Ten years after the implementation of a market economy, multiple retailers in Bulgaria are still finding their feet. Supermarket operators who have ventured into this difficult market are using very different strategies to try to guarantee a reasonable turnover – with mixed results. CAD & Catherine Sleep report.
Most of the foreign supermarket groups operating stores in Bulgaria have only arrived recently, in 1999 and 2000. Metro (Germany), Billa (Austria) and Monsieur Bricolage (France) have ventured into a nascent market where their international rivals have so far feared to tread.
Bulgaria’s recent political history has discouraged a number of players from investing in the country. After the euphoria surrounding the fall of the Communist regime in 1992, the country saw its social structure crumple. While most of the population got poorer, a small minority grew in affluence beyond all comparison, and the local currency, the leva, collapsed.
It took intervention from the European Union to stabilise the currency, which was initially pegged to a basket of EU currencies and later to the euro. The advantage of this intervention was a perfectly stable currency, supported by a strict monetary policy. Inflation is restricted to 2 or 3% in Bulgaria, primarily for technical reasons related to the market.
Economic infrastructure holding back retail sector
In this framework, which is still considered temporary, the development of the country’s infrastructure and, notably, its road network, is being held back, which all conspires against progress in the multiple retail sector.
“Bulgaria is still an emerging market,” comments Samuila Jekova, marketing director for Stambouli, the owner of the Bonjour chain. “Many retailers are losing market share because consumers cannot afford to keep pace.”
Further evidence of Bulgaria’s continued status as an emerging market can be seen in the fact that local retailers have been slow to spread their wings to other regions. With the exception of Piccadilly, which has set up shop in the eastern city of Varna, the two other local multiple food retailers, Fantastiko and Oazis, remain focused on the capital city of Sofia.
Local products may be inferior – but they do offer value
Both groups only recently started trading. Oazis opened its first supermarket in 1997, using some of the old TZUM stores, the forefather of Bulgarian supermarkets. Today, the chain still has just four supermarkets, fitted out almost identically. They have sales space of 999m2, and are all in Sofia. The chain’s formula is to offer mainly Bulgarian products at the lowest possible price.
“This means we can be competitive,” said the manager of one of the stores. “Even if we have to admit that the quality of the Bulgarian products is slightly inferior to that of western products.”
Retailers need to adapt to the Bulgarian standard of living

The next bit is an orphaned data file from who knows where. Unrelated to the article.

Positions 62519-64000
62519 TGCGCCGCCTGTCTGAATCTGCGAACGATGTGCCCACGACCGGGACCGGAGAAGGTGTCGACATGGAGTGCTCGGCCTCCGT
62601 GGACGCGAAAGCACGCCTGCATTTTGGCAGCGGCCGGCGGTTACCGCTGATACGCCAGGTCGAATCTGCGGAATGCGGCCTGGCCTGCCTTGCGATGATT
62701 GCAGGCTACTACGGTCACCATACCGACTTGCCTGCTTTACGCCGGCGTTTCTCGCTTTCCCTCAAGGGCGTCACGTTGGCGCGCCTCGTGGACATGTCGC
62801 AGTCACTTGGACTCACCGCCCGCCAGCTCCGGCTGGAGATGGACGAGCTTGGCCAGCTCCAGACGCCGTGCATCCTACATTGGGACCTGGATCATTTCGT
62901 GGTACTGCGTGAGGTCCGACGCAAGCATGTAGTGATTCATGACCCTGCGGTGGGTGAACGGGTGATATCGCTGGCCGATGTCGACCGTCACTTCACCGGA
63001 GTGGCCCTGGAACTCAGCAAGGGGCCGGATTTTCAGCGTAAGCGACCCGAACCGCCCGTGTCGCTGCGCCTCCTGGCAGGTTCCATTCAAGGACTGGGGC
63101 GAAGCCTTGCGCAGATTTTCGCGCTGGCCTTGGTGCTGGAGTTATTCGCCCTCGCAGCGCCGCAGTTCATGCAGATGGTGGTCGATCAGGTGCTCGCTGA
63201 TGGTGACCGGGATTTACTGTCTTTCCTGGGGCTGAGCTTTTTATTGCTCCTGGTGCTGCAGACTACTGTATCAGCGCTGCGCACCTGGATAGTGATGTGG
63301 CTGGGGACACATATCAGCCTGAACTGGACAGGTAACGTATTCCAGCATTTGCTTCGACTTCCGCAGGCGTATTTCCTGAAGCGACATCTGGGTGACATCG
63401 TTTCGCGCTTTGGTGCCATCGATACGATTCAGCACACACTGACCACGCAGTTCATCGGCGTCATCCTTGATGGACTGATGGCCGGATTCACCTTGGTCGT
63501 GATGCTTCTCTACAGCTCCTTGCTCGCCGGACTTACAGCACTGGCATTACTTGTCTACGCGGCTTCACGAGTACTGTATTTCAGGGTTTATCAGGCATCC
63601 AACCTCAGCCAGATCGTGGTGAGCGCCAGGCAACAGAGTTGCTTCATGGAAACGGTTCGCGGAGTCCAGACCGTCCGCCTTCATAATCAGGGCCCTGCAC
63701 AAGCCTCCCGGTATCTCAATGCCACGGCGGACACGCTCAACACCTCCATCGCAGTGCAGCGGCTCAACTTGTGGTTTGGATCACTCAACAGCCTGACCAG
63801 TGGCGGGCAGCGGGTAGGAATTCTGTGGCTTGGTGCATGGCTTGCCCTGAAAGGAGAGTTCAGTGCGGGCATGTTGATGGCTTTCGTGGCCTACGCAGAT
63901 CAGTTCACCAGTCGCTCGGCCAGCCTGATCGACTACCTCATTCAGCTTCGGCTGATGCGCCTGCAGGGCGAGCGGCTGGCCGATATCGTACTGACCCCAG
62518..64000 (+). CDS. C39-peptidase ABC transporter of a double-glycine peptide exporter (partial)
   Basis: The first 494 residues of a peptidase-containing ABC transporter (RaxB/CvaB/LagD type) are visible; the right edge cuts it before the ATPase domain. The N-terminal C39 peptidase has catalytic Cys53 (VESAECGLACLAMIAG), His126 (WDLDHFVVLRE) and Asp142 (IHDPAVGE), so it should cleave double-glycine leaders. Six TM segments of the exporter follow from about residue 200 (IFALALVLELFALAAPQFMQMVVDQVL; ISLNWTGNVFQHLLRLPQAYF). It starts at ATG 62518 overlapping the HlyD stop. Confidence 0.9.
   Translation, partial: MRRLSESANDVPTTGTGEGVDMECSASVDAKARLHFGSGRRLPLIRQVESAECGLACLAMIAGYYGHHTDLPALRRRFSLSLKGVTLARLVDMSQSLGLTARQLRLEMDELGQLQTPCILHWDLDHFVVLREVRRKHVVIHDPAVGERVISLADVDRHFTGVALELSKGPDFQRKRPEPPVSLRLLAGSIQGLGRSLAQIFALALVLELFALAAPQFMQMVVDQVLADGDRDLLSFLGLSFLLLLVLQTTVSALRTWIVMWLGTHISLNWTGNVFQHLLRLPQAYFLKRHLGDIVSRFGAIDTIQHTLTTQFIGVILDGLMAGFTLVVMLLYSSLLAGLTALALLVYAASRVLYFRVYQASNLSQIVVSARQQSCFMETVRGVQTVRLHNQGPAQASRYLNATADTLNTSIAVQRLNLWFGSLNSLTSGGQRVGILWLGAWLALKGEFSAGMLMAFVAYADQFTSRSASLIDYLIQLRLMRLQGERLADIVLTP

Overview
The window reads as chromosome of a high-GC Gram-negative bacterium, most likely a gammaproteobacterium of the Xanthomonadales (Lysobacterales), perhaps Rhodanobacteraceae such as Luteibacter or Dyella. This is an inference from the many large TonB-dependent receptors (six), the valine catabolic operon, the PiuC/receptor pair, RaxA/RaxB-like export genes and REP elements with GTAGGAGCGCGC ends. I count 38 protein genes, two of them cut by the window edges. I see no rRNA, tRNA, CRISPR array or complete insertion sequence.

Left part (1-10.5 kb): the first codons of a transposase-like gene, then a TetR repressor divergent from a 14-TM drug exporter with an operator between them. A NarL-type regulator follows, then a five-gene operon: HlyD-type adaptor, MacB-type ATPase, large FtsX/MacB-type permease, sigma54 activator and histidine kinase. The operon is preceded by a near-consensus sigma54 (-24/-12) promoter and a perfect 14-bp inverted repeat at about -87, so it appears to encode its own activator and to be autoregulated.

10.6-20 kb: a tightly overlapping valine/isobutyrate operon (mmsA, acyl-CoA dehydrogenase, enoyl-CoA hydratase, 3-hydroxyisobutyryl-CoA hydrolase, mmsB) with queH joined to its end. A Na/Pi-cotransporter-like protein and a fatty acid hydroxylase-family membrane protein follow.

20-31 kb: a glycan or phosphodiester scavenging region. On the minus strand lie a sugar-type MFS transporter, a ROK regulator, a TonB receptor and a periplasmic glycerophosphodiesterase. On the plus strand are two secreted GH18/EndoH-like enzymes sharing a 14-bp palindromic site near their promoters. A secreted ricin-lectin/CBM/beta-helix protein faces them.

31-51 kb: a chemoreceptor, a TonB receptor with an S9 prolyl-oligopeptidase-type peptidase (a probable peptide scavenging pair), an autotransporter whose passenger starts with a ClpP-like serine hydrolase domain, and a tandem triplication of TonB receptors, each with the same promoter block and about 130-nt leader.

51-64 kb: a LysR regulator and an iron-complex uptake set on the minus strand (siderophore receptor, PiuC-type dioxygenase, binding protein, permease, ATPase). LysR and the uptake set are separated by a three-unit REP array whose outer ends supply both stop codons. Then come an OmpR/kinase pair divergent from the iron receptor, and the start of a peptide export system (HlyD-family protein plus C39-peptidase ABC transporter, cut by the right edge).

The first foreign chain to move into Bulgaria was German behemoth Metro, which arrived in 1999. It now operates six cash & carry outlets, of which two are in Sofia. The group has spent some €100m (US$112.4m) on its Bulgarian campaign so far. As time went on and Metro gained experience, the company tweaked its strategy. Initially, the German company had targeted retailers as its customers, by setting up a membership card system and enforcing a minimum purchase requirement of 50 levas (then worth €25). It also adopted a targeted slogan, calling itself “the distributor’s distributor”.
When this formula met with little success, the group was forced to change its strategy for the Bulgarian market, abandoning the member’s card and minimum purchase requirement.
Another foreign company to suffer setbacks in Bulgaria was the Turkish group Ramstore. The company announced its entry in May 2001, setting up a store with 3600m2 of sales area in the west of the capital. Inside, the store boasted an area dedicated to Turkish sugar confectionery bought from small-scale producers. Emboldened by its success in Russia, Ramstore intended to open ten shops in larger Bulgarian towns. However, just two years later Ramstore is already in serious difficulties and is even considering whether it has a future in Bulgaria.
Billa and Monsieur Bricolage bucking the trend
Against this gloomy landscape, the arrival of foreign retailers in Bulgaria seems to be full of pitfalls – unless they meet the demands of local shoppers. By offering low priced Bulgarian products which suit the needs of the country’s primarily low-income populace, Austrian retail chain Billa, which opened its first Bulgarian hypermarket in Sofia in October 2000, has managed to buck the trend. The group now operates eight stores, three of which are in Sofia, and expects to keep growing at the rate of five new stores per year.